Nimantha: Definitely. I’ll start from January when we were planning our fundraising stuff, the capital raise for this year. In January, we actually had a venture-led offer as we had some equity capital in the bank, but a big portion of our software is hardware-focused. There’s a lot of manufacturing that is involved, which we had to pay upfront, like props to our contract manufacturer for which we need capital.
Investors, our board, and our advisors advise us that we should have a rented facility that could be used for the manufacturing costs and use the equity capital just to finance our day to day running expenses, salaries, and stuff like that. Along those lines, our plan was to have a venture-led offer and use that capital for our manufacturing expenses, as I said, and then go for a series A round towards the later part of this year. This is the plan that we started the year with. We even had a really attractive facility, high-level terms for our arrangement. Things were discussed, negotiated and we had like, kind of like almost finalised everything.
But before we could get to an official term sheet and sign, COVID struck. I mean, COVID was there but it got worse. The institution that we were speaking with switched into more of a portfolio management option to ensure that their existing portfolio didn’t die and they sort of like heavily clamped down. This is February when they completely clamp down on their new investments side of things because like when COVID was going to get worse, so they really wanted to wait it out and see how things would go and whether we would be able to get through COVID and all those uncertainties came into the picture. We really had to pivot at that point. And in February, I still remembered the board meeting, we had a quick call, figure out what to do and we thought, Okay, let’s do a bridge round and get the capital that we need to keep the business going. Go for our planned Series A like maybe early next year. So that’s how we pivoted and we ended up doing a pre-series A round.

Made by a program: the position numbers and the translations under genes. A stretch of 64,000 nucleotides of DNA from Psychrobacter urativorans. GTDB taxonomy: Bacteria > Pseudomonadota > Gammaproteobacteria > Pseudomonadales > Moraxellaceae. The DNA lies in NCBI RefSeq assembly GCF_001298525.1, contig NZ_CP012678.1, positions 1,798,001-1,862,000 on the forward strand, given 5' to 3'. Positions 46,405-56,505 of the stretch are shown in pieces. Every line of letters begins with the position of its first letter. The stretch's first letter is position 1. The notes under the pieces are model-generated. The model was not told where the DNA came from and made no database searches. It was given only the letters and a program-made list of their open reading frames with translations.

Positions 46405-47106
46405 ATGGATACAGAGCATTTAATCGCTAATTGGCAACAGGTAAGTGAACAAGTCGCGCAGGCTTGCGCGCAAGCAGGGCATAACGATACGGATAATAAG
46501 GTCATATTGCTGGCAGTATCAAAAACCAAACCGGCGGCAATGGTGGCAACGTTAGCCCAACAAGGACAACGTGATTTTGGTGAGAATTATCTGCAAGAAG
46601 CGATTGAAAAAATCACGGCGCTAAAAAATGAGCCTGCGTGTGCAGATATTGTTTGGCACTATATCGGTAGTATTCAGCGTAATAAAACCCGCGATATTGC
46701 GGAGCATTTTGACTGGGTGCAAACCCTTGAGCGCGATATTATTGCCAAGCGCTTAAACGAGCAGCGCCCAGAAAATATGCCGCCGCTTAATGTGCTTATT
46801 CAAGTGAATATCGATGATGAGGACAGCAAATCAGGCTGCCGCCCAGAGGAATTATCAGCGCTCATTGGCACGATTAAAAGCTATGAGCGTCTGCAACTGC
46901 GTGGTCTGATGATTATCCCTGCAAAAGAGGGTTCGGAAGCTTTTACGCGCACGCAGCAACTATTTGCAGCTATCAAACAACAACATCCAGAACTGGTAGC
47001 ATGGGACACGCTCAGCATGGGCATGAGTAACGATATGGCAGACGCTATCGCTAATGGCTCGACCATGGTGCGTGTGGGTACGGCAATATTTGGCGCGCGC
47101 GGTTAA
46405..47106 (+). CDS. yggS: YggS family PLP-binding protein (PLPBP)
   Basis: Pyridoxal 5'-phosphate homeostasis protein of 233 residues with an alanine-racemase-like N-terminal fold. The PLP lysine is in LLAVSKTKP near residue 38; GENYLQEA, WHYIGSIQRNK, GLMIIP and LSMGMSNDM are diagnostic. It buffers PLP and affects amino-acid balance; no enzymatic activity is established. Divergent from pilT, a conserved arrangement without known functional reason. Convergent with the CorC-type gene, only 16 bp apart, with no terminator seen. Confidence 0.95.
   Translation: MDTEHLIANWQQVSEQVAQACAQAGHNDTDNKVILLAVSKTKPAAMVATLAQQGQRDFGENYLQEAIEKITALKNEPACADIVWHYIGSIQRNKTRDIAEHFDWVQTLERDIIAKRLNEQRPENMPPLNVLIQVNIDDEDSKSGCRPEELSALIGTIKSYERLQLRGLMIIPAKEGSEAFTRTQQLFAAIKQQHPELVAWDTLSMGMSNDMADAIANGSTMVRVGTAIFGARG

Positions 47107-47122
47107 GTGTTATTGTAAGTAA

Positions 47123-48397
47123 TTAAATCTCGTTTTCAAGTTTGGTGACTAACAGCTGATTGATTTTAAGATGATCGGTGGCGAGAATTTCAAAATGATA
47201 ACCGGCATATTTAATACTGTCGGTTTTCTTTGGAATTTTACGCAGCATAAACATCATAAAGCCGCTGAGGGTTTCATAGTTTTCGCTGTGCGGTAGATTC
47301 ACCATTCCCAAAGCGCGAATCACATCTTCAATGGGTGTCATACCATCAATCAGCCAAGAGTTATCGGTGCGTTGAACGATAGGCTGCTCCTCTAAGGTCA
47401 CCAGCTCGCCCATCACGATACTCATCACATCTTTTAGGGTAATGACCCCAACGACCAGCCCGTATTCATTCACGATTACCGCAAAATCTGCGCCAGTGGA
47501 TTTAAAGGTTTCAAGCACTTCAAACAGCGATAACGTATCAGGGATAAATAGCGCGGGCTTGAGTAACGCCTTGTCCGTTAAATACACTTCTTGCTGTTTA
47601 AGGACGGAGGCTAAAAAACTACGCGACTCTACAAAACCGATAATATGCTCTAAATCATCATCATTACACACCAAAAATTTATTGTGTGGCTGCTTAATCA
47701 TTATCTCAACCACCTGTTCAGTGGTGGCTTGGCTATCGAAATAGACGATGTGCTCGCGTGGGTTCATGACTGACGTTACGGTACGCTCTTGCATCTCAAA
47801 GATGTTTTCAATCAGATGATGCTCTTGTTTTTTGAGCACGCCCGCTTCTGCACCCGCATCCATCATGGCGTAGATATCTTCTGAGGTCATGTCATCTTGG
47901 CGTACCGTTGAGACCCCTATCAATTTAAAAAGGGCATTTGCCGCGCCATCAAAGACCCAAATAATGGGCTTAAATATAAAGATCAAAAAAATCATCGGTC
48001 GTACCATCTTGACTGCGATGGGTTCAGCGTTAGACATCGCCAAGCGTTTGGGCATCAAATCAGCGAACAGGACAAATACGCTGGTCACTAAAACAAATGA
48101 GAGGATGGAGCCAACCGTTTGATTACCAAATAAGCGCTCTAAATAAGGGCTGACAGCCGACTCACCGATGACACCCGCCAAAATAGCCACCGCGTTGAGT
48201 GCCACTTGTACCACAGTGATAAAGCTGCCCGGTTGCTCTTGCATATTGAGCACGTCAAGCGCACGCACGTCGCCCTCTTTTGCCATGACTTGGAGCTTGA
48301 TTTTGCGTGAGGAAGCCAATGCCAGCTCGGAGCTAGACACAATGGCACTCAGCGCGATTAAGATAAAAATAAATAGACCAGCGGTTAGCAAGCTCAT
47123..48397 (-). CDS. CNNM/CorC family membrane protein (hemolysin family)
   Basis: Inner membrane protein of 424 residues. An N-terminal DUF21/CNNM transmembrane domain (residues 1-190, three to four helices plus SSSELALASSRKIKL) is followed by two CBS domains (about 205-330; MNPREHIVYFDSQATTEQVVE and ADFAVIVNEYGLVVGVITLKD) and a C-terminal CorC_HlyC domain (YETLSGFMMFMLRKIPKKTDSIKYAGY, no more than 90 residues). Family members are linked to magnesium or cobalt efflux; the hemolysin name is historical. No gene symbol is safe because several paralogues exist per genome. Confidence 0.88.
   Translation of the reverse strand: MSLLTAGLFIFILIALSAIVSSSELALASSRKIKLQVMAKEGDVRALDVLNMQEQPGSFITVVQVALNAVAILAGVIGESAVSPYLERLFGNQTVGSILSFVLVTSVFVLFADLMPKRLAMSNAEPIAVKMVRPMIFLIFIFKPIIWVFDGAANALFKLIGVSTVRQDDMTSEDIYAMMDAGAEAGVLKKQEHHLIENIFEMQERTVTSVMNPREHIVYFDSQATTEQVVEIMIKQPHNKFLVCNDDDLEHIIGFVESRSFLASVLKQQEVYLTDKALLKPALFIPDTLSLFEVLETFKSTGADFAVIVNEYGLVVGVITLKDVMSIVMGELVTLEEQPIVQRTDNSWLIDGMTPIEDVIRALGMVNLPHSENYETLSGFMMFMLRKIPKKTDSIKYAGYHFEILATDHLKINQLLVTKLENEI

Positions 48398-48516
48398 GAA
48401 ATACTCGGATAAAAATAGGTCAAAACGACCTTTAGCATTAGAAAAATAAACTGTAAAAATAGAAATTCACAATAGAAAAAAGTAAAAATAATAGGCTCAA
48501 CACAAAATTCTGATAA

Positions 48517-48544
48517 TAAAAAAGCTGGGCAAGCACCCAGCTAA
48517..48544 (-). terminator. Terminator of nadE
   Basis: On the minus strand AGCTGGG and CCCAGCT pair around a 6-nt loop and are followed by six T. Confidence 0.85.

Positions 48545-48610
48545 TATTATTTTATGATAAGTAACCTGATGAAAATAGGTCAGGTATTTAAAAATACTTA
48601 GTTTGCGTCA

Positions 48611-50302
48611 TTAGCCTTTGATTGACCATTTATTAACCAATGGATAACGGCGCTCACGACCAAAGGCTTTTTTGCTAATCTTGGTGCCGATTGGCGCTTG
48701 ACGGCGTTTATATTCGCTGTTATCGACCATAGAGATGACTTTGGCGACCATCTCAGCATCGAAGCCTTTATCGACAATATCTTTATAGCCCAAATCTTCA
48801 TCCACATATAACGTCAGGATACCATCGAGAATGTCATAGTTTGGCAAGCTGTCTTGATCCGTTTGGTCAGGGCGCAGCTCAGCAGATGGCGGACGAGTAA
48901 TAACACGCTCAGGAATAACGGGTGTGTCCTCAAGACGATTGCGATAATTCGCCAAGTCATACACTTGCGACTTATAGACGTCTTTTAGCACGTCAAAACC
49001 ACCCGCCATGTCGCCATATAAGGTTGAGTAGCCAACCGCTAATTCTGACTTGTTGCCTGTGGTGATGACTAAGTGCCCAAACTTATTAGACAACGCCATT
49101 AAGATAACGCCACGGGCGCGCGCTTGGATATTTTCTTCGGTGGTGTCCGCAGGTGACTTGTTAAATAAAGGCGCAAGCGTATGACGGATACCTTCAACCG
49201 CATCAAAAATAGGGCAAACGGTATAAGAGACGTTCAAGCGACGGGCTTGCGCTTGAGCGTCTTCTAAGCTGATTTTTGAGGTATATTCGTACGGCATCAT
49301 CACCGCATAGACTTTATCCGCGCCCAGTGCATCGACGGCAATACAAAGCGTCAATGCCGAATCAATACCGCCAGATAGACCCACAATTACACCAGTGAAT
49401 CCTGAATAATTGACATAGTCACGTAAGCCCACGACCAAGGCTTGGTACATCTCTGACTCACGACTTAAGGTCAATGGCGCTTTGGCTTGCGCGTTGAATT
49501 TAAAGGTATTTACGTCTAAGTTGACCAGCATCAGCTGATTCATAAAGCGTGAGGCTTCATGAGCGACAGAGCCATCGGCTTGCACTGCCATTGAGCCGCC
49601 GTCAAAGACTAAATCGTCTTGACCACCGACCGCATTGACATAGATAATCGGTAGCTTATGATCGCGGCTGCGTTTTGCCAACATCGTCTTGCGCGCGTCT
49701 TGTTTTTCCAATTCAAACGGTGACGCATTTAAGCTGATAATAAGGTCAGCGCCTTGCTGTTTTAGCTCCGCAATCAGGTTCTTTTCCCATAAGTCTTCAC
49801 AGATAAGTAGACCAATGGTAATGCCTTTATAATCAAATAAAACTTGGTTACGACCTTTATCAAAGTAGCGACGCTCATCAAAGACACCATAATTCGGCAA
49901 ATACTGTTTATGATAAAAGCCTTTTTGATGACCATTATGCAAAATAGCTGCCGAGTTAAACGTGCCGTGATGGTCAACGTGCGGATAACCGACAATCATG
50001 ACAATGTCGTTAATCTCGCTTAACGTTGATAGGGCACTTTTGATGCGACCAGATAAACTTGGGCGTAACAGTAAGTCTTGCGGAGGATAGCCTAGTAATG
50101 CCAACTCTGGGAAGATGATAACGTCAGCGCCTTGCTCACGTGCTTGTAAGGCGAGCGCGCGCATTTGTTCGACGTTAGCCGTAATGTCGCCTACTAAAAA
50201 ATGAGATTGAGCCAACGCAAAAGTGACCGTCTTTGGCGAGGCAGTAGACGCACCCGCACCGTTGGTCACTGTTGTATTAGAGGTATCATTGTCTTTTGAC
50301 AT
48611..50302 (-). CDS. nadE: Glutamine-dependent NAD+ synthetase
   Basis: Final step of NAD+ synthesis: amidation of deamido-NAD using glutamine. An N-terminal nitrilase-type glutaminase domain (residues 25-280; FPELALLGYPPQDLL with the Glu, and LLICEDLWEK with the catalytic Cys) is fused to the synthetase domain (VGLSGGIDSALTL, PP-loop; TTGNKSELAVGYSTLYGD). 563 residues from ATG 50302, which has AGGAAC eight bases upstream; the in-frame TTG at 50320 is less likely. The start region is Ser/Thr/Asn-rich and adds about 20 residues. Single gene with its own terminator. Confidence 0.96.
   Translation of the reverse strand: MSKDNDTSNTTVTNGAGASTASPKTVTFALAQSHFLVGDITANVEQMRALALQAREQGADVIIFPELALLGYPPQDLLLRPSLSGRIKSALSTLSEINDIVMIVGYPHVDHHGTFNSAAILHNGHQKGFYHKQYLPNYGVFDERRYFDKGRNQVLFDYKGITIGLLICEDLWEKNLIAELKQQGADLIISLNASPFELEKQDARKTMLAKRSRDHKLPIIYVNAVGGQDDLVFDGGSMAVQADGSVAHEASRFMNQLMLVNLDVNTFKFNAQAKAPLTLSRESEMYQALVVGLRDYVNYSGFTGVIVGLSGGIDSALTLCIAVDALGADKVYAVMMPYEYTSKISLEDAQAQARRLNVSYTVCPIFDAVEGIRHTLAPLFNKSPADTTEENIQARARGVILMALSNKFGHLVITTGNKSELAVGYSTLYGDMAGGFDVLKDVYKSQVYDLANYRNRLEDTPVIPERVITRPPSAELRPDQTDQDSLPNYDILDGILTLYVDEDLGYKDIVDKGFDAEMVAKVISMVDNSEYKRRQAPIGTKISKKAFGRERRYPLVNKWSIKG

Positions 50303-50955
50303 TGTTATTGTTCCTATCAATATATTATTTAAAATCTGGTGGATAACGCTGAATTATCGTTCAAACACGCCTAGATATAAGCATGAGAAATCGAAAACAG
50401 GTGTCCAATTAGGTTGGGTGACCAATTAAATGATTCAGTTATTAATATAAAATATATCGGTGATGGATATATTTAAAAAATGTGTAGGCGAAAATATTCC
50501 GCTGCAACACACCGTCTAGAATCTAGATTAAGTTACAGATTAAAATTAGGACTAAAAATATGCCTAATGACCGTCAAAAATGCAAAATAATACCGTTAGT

Valuation wise, I think we got a fair one based on where we were so no complaints there. But the key difficulty that we had was getting new investors to join. We did have some new investments coming but the majority of the round was raised with our existing investors. All of them helped out and we’ve managed to close the round. Mostly with those existing parties, we reached out to quite a number of new investors to see whether we could get them on board, like early-stage investors. We didn’t get any positive responses because a lot of them were managing their existing portfolio, or like having cold feet about getting into new deals. That’s how our success came through, like the relationships that we have built and our business was doing well, like organically, we grew our quarter 2 revenue by five times when compared to quarter 1 revenue, despite all these stuff that was happening, because we are focusing on our industry, like steel construction, right? It’s going on in a lot of countries and that helped to give confidence to the existing investors.